(WGRC)

WASHINGTON — The Supreme Court ruled unanimously Wednesday that the federal government can be sued for abuse claims against prison guards. The Associated Press reports, the high court ruled in favor of prisoner Kim Millbrook, a prisoner at the federal prison in Lewisburg, who had accused prison guards of sexually assaulting him in May 2010. Prison officials said Millbrook's claim was unsubstantiated. Millbrook sued the federal government for negligence, assault and battery, but the lower courts threw out his lawsuit. He appealed to the Supreme Court, writing his petition in longhand. Justice Clarence Thomas said that Millbrook’s lawsuit can move forward and the court appointed him a lawyer. The Federal Torts Claim Act waives the United States' immunity against lawsuits for civil wrongs intentionally caused by federal representatives, including federal law enforcement officers. But the 3rd U.S. Circuit Court of Appeals said immunity is only waived when the law enforcement officer is executing a search, seizing evidence or making an arrest. Thomas said those terms describe what federal law enforcement officers can do, not what they can be sued for.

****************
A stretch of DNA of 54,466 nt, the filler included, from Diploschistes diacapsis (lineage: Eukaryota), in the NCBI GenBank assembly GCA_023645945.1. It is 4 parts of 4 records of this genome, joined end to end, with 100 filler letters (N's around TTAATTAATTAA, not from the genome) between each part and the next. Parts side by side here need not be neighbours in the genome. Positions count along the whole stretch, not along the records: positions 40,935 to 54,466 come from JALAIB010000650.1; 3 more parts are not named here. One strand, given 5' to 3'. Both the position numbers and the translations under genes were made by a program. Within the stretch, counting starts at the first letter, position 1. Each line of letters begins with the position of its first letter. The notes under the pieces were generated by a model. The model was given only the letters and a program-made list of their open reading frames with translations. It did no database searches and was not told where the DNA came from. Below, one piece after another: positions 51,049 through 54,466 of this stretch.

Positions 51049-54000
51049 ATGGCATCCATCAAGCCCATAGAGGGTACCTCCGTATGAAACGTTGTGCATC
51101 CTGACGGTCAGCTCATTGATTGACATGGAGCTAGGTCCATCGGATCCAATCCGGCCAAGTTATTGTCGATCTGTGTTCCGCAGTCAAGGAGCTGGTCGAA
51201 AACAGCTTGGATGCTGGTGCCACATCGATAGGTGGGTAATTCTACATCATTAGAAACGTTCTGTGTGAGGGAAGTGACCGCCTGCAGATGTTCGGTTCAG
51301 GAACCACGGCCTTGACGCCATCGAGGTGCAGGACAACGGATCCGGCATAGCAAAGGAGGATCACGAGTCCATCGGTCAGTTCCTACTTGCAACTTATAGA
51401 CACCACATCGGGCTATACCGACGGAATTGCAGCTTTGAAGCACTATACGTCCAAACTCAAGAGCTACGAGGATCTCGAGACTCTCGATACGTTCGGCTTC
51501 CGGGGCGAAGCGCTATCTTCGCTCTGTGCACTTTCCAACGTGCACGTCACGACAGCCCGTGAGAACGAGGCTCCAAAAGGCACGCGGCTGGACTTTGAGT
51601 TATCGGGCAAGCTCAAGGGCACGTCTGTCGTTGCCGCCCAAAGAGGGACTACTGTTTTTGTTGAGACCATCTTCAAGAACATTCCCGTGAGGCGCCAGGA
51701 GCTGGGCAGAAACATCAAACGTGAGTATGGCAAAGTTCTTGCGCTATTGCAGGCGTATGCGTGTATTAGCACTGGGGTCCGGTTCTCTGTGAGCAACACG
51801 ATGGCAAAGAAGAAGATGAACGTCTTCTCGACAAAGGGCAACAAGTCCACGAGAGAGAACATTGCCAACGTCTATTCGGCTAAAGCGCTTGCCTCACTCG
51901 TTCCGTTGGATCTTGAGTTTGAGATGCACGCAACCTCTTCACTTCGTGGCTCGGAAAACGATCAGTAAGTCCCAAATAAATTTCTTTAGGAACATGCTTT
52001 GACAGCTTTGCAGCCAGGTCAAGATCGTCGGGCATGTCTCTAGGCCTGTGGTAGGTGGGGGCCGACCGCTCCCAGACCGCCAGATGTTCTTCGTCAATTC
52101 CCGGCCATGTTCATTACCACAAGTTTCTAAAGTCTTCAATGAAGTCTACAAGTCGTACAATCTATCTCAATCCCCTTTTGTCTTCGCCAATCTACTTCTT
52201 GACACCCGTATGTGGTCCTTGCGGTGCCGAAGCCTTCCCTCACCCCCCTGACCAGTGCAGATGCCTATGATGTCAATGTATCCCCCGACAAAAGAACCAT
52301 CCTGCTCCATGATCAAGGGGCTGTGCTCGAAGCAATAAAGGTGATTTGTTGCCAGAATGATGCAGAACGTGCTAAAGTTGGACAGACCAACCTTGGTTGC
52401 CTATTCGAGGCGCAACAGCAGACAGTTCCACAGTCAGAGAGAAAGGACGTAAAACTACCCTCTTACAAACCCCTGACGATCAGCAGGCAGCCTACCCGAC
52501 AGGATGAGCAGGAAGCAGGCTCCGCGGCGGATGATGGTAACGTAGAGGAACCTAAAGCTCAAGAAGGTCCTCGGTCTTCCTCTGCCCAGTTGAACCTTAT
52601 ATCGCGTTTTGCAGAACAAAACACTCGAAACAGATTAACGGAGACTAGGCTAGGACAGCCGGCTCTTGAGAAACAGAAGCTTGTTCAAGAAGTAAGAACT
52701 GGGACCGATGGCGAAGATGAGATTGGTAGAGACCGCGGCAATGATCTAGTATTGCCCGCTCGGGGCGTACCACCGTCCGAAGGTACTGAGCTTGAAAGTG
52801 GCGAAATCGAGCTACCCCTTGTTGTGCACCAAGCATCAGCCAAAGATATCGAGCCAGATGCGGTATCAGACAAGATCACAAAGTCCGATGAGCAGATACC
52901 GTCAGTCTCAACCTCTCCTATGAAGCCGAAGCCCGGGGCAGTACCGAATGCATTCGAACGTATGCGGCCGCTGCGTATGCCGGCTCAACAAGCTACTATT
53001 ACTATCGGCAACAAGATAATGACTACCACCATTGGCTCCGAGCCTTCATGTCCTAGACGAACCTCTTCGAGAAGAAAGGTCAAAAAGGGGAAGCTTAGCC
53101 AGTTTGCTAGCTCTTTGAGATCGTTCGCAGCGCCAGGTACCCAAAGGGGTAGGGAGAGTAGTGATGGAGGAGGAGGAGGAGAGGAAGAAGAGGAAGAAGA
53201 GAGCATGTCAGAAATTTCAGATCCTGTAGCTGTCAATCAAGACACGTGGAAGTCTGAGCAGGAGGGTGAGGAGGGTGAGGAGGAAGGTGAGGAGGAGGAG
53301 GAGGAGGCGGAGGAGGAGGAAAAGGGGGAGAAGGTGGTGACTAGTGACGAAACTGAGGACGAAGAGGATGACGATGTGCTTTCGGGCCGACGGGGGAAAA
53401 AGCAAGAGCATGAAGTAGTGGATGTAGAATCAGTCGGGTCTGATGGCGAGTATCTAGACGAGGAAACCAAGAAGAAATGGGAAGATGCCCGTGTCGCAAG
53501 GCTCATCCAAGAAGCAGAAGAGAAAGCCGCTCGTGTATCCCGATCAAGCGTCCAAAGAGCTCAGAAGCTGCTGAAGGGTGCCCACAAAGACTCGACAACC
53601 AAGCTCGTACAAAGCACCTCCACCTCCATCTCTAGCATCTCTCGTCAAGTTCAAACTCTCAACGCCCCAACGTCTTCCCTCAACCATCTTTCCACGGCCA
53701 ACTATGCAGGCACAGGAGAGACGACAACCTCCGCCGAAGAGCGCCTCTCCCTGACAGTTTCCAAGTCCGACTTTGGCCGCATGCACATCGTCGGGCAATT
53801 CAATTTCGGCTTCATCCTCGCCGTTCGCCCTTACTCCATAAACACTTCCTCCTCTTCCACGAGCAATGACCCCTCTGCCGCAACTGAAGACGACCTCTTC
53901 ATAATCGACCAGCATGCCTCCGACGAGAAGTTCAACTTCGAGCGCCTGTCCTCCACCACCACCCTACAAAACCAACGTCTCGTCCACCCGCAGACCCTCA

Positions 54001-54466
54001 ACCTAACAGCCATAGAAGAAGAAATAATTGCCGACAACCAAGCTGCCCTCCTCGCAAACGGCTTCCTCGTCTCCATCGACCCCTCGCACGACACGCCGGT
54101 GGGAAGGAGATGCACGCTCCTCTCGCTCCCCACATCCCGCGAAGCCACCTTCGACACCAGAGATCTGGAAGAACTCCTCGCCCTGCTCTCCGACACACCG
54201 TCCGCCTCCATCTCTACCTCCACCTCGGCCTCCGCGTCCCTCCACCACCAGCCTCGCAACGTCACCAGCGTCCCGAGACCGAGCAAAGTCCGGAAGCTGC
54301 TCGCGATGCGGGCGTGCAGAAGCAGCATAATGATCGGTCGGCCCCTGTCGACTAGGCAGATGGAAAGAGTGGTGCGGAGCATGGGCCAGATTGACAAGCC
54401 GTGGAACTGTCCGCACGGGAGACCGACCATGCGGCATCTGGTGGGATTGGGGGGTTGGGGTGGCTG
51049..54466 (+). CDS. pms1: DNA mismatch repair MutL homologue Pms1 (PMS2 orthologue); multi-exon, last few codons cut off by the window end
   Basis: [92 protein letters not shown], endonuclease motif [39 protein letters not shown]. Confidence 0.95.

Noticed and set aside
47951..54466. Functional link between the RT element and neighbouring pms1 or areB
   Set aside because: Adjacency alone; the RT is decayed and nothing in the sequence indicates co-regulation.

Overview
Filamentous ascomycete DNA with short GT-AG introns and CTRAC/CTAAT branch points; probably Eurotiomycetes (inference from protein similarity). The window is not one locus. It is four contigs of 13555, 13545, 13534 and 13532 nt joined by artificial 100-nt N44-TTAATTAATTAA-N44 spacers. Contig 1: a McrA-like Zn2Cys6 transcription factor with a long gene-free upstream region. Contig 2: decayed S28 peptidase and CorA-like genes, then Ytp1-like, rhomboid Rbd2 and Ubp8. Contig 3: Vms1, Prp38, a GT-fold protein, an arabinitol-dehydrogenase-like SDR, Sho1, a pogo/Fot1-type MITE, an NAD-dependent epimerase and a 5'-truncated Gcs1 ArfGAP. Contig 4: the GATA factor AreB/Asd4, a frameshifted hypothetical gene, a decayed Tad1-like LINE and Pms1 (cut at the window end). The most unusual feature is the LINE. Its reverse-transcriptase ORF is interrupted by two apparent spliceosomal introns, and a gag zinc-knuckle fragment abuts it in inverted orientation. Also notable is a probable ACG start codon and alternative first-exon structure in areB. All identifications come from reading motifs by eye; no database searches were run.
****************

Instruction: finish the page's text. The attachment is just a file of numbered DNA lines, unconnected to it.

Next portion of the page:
(WGRC)

HARRISBURG - Lawmakers need to reduce taxpayers’ share of payments into Pennsylvania’s major state pension funds in the next few years even if the rest of Governor Tom Corbett’s pension-overhaul proposals bog down. Budget Secretary Charles Zogby said Corbett’s $28.4 billion state budget plan for the year starting July 1 includes $175 million in savings from a proposed short-term reduction in taxpayers’ contributions to the pensions of hundreds of thousands of state and school employees. Similar deferrals would avert sharp increases in the following two years. The Associated press reports, failure to approve the changes would require cuts elsewhere in the budget. Corbett’s pension initiative has yet to be introduced as legislation nearly two months after he unveiled it, and the reaction from legislators has been cool at best. Yet Zogby and James Schultz, the governor’s chief counsel, talked about the package as if it is not only likely to pass but also likely to be upheld in the courts. The most radical changes in Corbett’s plan would reduce the future pension benefits of more than 370,000 members of the Public School Employees’ Retirement System and the Pennsylvania State Employees’ Retirement System to save $12 billion over 30 years. Unions representing the employees have vowed to sue if the changes are approved, and their leaders say decades of case law are on their side.
(WGRC)